holidays = consumerism? or, how to track down thanksgiving dinner without caving to “the man”.

holidays in this culture, it seems, are all based on some form of consumerism.  when I first moved out on my own, I was strongly of the opinion that I was no longer going to celebrate holidays.  thinking that all they were was a chance for big businesses to cash in on the emotions and programming of the masses.

and then The Wizard came along.  who was I to deprive my son of holiday memories?

I was distraught and confused.  floundering in poverty and political ideals, I didn’t want to go out and throw down a fuckton of money on gifts and meals and decorations.  what to do?

Dr. Seuss to the rescue!  honestly, one of my favorite people of all time (busted out with the amazing quote of “Be who you are and say what you feel, because those who mind don’t matter, and those who matter don’t mind.”).  unwilling to deprive my son of the awesomeness of The Grinch, we watched the original movie on cartoon network.  (the one based off the Seuss illustrations, not the one with Jim Carrey, who admittedly did a wicked rendition of “You’re a Mean One, Mr. Grinch”.)

to make a long story short, I am a sap.  when it comes down to it, I love holidays, conceptually.  I just needed a friendly reminder that “stuff” is not required to make a good holiday.  the answer of course, lies in my answer to almost every life struggle: D.I.Y.

I was nervous that I’d get sucked back in to the drama and commercialism, but I kept the idea of majick, and making a bright center in a cold and dark time.  we potted a little tree and brought it indoors, bought a box of hooks for 97 cents, and then had a blast turning random little items about the house into ornaments (my favorites: a condom {in wrapper, of course} and a little orange plastic army man), and discovered almost everyone who came over wanted to contribute to the tree.  that was when I realized that ghetto-rigged holidays have more power and memories to them than anything that we buy.  and I’ve tried to keep that feeling and spirit for each holiday which has followed.

halloween, we can make our costumes, and make our treats, like people have done for decades, christmas we can make presents and decorations… but what of thanksgiving?

Thanksgiving consumerism is of course, Food Consumerism.  the meal is the focus, and we stress about the cost, the time, and the effort.  …however, when you think about it, most traditional Thanksgiving foods, are tradition simply because they were accessible, cheaply, in November.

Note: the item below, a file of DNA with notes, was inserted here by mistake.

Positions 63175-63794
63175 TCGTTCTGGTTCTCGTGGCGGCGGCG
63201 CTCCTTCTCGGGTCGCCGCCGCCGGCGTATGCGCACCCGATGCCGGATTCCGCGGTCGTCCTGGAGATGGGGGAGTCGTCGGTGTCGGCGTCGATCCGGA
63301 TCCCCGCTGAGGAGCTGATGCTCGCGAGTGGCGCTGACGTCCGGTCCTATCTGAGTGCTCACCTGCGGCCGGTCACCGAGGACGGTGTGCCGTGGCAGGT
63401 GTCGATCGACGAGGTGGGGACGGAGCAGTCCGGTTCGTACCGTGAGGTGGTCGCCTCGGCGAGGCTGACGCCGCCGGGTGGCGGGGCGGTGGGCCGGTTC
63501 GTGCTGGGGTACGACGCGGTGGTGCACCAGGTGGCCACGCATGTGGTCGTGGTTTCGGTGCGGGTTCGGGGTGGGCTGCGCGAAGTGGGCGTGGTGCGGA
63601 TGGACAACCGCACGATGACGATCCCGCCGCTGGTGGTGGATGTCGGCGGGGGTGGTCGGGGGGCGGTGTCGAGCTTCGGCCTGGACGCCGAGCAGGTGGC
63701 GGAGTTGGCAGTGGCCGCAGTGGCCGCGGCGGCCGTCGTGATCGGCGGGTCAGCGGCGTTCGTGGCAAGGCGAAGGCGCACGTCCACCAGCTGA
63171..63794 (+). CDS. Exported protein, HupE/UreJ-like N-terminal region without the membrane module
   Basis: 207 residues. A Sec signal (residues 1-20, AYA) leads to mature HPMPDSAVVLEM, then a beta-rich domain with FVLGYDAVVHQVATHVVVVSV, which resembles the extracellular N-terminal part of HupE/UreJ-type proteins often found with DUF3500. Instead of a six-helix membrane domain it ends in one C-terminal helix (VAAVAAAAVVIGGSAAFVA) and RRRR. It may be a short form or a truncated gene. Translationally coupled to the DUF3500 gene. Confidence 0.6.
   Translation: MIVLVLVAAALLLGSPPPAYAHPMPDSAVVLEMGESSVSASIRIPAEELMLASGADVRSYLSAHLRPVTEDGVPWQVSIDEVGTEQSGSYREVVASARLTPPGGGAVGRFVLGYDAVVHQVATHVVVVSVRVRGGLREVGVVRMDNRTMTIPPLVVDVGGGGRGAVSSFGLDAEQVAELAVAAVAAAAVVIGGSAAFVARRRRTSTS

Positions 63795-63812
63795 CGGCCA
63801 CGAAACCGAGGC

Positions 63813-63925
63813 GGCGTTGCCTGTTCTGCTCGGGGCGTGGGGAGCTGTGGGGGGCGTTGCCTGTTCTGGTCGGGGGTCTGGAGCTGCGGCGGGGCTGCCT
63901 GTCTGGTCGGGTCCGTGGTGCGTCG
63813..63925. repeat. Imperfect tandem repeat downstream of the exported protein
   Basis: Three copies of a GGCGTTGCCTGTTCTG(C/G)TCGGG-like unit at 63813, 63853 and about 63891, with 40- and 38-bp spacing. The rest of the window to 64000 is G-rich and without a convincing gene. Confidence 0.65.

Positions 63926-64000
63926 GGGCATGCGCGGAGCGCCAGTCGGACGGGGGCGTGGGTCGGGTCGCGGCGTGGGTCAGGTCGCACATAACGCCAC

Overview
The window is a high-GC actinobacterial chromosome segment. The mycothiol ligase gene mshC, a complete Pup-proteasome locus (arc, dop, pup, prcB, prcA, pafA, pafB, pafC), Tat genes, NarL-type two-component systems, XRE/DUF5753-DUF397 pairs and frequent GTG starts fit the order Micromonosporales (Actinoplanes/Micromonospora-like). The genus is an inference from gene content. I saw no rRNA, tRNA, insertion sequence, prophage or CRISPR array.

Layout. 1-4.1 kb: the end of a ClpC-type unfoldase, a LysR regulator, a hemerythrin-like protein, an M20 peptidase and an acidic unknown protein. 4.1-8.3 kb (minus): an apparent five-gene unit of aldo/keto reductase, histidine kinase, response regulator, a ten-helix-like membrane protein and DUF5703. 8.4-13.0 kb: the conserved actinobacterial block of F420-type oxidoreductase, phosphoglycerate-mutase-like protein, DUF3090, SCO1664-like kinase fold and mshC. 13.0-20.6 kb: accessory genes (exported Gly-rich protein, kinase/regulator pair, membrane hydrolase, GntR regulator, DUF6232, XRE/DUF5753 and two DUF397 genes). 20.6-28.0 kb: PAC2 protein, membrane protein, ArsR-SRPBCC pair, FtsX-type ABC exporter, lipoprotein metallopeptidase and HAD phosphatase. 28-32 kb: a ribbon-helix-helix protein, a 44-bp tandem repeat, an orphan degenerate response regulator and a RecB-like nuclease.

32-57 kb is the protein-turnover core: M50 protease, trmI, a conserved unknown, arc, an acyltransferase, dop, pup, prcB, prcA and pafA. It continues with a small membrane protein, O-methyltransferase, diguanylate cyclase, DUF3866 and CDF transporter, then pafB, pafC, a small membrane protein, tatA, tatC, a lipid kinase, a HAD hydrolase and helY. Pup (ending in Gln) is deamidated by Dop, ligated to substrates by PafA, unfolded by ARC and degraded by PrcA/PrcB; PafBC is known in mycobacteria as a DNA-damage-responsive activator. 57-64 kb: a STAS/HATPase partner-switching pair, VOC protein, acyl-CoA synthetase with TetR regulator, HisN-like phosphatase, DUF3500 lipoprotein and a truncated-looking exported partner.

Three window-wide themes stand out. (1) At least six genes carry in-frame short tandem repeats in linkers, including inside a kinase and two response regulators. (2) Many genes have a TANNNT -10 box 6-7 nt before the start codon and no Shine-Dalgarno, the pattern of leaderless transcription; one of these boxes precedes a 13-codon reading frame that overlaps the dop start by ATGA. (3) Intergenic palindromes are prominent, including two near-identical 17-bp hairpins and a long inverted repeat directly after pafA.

the basic spread:

Turkey: how to acquire a turkey without buying it from the grocery store?  easy as pie (HA!).  while turkey hunting isn’t that common anymore (and lends the mental image of guys with muskets and buckle-hats running through the woods), there are quite a few people who still raise them.  craigslist, around thankgsgiving, starts getting alot of posts from farmers who raise turkeys, offering them for sale or barter.  most people sell them pre-butched, plucked and cleaned, and if you offer to help with this lovely process, you can probably get a significant discount.  if you still can’t afford it, or if you can’t find farm-raised turkeys in your areas, don’t fret!  people give out turkeys like crazy around thanksgiving.  lots of employers give turkeys to their employees, and if yours doesn’t, odds are you know someone who does.  there are also lots of agencies that will give you a turkey if you qualify.  there’s also churches that hand out turkeys, often without prying into your private life.  ask around.

stuffing: okay, bread is THE EASIEST food to acquire, period.  grocery stores and bakeries both get rid of day-old bread.  you can check dumpsters if you want to go the punkrock route, and otherwise, just check or ask around to see where it gets donated to.  senior centers are a good resource here, my father-in-law is always bringing us free bread he got from the senior center.  leave it sitting out on a plate overnight to get good and stale, and thereyougo!  now all you need is some onions and celery.  …speaking of which:

veggies: you can check craigslist for local farmers, cruise your area, or talk to family members who garden.  posting something on an actual bulletin board “seeking local produce”, is also a pretty good idea, and brings people to you.  you can always offer to trade labor for food.  alot of the traditional thanksgiving veggies are roots (sweet potatoes, yams, potatoes, carrots, onions, etc.), which are infamous for storing well.  green beans are one of the easiest foods to can ever.  in other good news, fruits and veggies are THE foods to dumpster dive.  they get thrown out well before they ever get moldy, and cutting off some brown spots never hurt anyone.  if you see an over-ripe banana, grab it, and mash it into your sweet potatoes, the consistencies are similar, and rather than making your sweet potatoes taste like banana, it’ll bring out the flavor of the sweet potatoes.

Apples: apple pie and stuffed apples are a staple.  fortunately, autumn apples are plentiful.  dumpsters are, again, a good resource, and there are lots of orchards that let you go and pick your own, sometimes for free, sometimes for a minimal fee.

Pumpkins: there’s a reason thanksgiving falls right after halloween, and many pumpkin farms grow pie pumpkins as well as carving pumpkins, and if you don’t have any left over from halloween decorations, post-halloween they usually come dirt-cheap anyway.

if you want further tips for dumpster diving, or just acquiring free food, is pretty much the place to go for advice, as well as just being an awesome website for anyone who wants to duck out of the economy and consumer culture, or just save some money.

-Domestic Anarchist

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